Friday, February 24, 2012


Lent is a call to renew a commitment grown dull, perhaps, by a life more marked by routine than by reflection.  After a lifetime of mundane regularity or unconsidered adherence to the trappings of faith, Lent requires me, as a Christian, to stop for a while, to reflect again on what is going on in me.  I am challenged again to decided whether I, myself, do truly believe that Jesus is the Christ -- and if I believe, whether I will live accordingly when I can no longer hear the song of angels in my life and the star of Bethlehem has grown dim for me.

Joan Chittister
The Liturgical Year

Wednesday, February 22, 2012

Christianity in America...

We have come with some confidence to believe that a significant part of Christianity in the United States is actually only tenuously Christian in any sense that it is seriously connected to the actual historical Christian tradition.... It is not so much that U.S. Christianity is being secularized. Rather, more subtly, Christianity is either degenerating into a pathetic version of itself or, more significantly, Christianity is actively being colonized and displaced by quite a different religious faith.

Christian Smith with Melinda Denton
Soul Searching

Tuesday, February 21, 2012

Is that the best?

Some Christians believe and often repeat that all that matters is whether or not a person is going to heaven.  Is that the message?  Is that what life is about?  Going somewhere else?  If that's the gospel, the good news -- if what Jesus does is get people somewhere else -- then the central message of the Christian faith has very little to do with this life other than getting you what you need for the next one.  Which of course raises the question:  Is that the best God can do?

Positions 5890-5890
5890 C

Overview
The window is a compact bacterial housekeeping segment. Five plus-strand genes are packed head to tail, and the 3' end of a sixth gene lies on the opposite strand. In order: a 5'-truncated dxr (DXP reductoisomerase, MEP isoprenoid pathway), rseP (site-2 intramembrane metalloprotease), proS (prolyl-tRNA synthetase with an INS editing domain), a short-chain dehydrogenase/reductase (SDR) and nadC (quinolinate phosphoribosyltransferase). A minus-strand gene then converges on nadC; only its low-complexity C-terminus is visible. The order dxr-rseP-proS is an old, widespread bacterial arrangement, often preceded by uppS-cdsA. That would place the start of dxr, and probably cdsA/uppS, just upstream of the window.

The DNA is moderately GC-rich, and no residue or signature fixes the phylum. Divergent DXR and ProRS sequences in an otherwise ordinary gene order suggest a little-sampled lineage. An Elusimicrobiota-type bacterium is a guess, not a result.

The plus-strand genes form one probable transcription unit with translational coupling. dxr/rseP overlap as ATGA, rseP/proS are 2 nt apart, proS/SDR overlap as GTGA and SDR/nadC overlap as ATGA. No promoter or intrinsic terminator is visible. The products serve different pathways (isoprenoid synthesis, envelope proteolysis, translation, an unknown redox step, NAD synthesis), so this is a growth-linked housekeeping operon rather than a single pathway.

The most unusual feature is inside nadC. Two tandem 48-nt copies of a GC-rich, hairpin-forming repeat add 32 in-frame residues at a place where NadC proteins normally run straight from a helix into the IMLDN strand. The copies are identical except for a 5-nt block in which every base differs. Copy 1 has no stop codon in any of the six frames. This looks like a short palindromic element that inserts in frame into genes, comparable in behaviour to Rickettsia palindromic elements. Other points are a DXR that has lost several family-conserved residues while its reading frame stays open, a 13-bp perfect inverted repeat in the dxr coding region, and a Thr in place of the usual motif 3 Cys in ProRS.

Rob Bell
Love Wins

Wednesday, February 15, 2012


Jesus is the incarnation of God's love.... But Jesus also said he came into our world to disturb the peace -- to drive a wedge into the divided society that holds us captive.  "Do not suppose that I have come to bring peace to the earth," he says in Matthew's Gospel. "I did not come to bring peace, but a sword." That sword is a wedge to interrupt the way things are, not a weapon to wield in defense of the status quo. Instead of continually seeking God's will for our lives and communities, we hold the Holy Spirit captive to our own desires -- our selfish materialistic desires. We see this in the prosperity gospel running rampant through the church today. The church is called to be the prophetic voice in response to society; that's what we see in the model Jesus provided.

John Perkins
Welcoming Justice

Thursday, February 09, 2012

Invisible places

And how many such invisible, nameless, powerless places are there in this world?  All the world, as a matter of fact, is a mosaic of little places invisible to the powers that be.  And in the eyes of the powers that be all these invisible places do not add up to a visible place.  They add up to words and numbers.

Jayber CrowJayber Crow by Wendell Berry